A new exhibition displaying work made in collaboration with the mental health charity, Hospital Rooms is coming to Hauser & Wirth’s Savile Row location this summer. Hospital Rooms: Like There Is Hope And I Can Dream of Another World (19 August-14 September) will feature works by artists Mark Titchner, Harold Offeh and Michelle Williams Gamaker and includes Titchner’s new 15m-long painting from which the exhibition takes its name. From 7 September, further works—by Amy Sherald, Pipilloti Rist and others—will also be exhibited at the gallery to be sold at a live fundraising auction on 14 September.
Founded by the artist and curator couple Tim A. Shaw and Niamh White, Hospital Rooms aims to provide people using hospital mental health services with a more welcoming, dignifying environment through site-specific, museum-quality artworks. The organisation also provides creative outlets through workshops. Previous projects at UK hospitals have included artists such as Sonia Boyce, Thomas J. Price, Julian Opie and Sutapa Biswas.
Hospital Rooms’s first project was in 2016 in the Phoenix Unit, a rehabilitation unit for people with a diagnosis of schizophrenia in south-west London. Artists such as Gavin Turk and Nick Knight and art collective Assemble were commissioned to help transform the clinical walls of Springfield University Hospital in a model that has propelled the organisation across the country, and even internationally.
One recent project took place at Torbay Hospital in Devon. In 2015, Torbay was described as “the most deprived local authority area in the South West region”. For the artist Tanoa Sasraku who grew up in nearby Plymouth, taking part was an opportunity for community engagement in her home region. Incorporating the red cliffs of Devon into her work and workshops, she was clear about the hospital environment’s role in preparing service-users for “re-entry into the world” and the opportunity for art—with its ability to transcend and reimagine experiences—to help this.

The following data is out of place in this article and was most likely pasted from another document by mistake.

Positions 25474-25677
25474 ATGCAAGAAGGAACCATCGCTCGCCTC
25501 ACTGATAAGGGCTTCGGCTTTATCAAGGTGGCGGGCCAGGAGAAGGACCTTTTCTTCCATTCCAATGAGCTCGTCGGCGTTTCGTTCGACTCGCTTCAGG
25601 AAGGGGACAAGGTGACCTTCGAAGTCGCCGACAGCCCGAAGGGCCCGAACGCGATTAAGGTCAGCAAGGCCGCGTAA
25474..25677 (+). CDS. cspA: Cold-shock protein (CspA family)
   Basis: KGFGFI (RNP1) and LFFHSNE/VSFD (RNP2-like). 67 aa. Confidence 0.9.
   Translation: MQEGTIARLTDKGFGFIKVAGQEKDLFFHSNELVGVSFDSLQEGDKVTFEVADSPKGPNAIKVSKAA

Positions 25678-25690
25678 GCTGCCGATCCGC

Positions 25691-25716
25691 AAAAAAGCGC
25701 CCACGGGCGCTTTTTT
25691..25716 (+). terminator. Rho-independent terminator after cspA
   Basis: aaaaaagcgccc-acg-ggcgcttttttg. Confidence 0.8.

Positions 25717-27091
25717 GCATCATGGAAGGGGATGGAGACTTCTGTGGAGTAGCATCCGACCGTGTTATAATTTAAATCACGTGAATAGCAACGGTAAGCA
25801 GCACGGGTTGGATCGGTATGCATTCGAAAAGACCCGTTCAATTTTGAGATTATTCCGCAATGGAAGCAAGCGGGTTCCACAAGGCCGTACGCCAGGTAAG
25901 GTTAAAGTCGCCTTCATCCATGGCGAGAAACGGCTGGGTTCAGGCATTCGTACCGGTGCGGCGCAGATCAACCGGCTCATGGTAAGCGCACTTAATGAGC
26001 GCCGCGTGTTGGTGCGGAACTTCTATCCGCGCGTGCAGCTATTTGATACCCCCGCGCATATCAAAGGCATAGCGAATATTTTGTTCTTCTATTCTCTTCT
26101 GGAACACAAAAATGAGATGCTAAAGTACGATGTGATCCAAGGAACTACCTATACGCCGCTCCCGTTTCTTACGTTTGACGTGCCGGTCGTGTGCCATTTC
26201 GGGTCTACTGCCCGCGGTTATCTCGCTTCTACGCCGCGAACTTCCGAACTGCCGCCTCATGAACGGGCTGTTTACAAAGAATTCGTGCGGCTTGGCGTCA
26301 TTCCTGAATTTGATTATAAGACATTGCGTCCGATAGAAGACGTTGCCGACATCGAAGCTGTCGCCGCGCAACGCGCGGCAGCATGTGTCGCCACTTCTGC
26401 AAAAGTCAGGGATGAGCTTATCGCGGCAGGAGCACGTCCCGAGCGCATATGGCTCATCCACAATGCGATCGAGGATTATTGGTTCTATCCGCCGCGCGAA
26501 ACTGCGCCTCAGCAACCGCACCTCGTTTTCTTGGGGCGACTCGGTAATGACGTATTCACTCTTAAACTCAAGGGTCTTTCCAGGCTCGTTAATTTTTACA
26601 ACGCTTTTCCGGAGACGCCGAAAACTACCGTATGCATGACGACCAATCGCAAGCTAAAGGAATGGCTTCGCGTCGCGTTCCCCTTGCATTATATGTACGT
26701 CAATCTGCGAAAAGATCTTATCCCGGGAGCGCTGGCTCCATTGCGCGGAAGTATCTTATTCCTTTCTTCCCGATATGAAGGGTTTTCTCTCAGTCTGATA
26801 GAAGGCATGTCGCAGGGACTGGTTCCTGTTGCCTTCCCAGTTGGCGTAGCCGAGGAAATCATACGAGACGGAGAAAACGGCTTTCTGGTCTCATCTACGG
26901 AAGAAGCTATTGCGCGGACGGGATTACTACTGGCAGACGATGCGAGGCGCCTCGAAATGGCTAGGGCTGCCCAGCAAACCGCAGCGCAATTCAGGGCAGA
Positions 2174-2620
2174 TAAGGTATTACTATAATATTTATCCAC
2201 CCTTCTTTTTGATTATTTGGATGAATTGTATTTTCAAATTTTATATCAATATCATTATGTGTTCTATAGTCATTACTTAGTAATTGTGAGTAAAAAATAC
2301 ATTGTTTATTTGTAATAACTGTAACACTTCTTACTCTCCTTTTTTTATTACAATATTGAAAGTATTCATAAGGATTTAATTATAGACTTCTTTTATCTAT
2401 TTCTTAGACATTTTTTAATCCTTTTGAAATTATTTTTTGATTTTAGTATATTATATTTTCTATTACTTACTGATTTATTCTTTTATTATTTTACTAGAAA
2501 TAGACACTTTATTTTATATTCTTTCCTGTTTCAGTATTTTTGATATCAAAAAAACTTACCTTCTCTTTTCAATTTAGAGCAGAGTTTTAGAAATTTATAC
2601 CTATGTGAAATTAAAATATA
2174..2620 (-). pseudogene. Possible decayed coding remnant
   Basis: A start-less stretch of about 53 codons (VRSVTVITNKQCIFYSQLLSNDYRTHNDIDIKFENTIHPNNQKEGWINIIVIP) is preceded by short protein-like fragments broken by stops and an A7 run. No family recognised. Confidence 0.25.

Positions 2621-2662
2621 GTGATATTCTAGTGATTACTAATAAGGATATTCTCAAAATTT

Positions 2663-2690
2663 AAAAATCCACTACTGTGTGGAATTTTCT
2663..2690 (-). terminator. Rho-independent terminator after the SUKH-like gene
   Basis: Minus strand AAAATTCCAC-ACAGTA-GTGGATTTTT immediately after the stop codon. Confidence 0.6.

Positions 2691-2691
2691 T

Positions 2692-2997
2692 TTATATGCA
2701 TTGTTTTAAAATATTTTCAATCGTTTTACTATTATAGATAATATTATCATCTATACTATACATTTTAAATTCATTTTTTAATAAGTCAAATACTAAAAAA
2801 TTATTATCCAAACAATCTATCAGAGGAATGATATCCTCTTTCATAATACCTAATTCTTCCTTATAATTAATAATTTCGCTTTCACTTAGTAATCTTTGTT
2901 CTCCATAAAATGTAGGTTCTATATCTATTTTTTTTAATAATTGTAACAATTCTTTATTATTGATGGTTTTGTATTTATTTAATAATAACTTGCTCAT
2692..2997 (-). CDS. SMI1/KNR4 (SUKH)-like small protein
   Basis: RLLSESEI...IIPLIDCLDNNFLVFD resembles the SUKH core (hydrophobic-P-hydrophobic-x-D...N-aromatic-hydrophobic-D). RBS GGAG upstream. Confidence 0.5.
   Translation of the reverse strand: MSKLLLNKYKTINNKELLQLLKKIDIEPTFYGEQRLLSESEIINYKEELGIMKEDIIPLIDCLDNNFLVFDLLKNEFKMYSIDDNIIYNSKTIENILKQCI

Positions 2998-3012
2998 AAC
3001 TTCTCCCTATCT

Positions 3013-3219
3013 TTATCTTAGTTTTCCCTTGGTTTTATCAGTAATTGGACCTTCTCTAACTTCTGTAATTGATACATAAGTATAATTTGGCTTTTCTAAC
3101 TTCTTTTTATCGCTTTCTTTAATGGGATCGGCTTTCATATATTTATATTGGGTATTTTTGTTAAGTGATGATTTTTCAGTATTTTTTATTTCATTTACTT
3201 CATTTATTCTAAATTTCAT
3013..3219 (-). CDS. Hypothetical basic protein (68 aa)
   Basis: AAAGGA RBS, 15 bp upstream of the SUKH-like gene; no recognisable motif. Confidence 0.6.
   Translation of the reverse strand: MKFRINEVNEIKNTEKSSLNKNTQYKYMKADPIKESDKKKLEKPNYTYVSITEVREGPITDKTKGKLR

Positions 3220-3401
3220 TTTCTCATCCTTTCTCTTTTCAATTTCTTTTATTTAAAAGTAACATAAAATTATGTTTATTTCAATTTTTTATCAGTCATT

In Lagos, Nigeria, the cultural strategist Ebisan Akisanya and the artist Nnegi Omuku are exporting the Hospital Rooms model to help deal with the city’s mental health crisis. As part of their project with Lagos University Teaching Hospital’s psychiatric ward, they are working with the artists Deborah Segun, Olumide Onadipe and Kwado Asiedu to commission art and teach patients and healthcare workers new creative skills. The pair are optimistic about the model’s ability to have an impact in Nigeria where hospital funding is often dire—and state funding for mental health services almost non-existent. Art, Omuku says, helps to give those using and working in the psychiatric wards a sense of dignity and functions as a form of “escapism”. Whilst the current project is in its early planning stages, the pair are already in talks with the hospital to transform three other spaces.
However, not everyone is so optimistic about the efficacy of art-focused mental health interventions. At a talk last week at Hauser & Wirth—the last of a three-part series celebrating Hospital Rooms “landmark partnership” with the mega-gallery to raise £1m over the next three years—audience members wondered if by “beautifying coercive spaces” such as hospital psychiatric wards (which still allow for involuntary commitment in the UK), organisations such as Hospital Rooms were in fact glossing over inadequate mental health care and lauding flawed spaces.
To Shaw however, the beauty of the project lies in its ability to commission challenging work—not in the cosmetic redecoration of “pastels” and “recovery trees” that hospital trusts are often enamoured with. According to Shaw, this keeps Hospital Rooms resistant to the idea of “utopia” and instead, as the title of Titchner’s work suggests, allows them to focus on empowering mental health service users to “dream of another world”.
Titchner’s painting will be installed at the Rivers Centre, a new mental health unit at Hellesdon Hospital in Norwich, in 2024.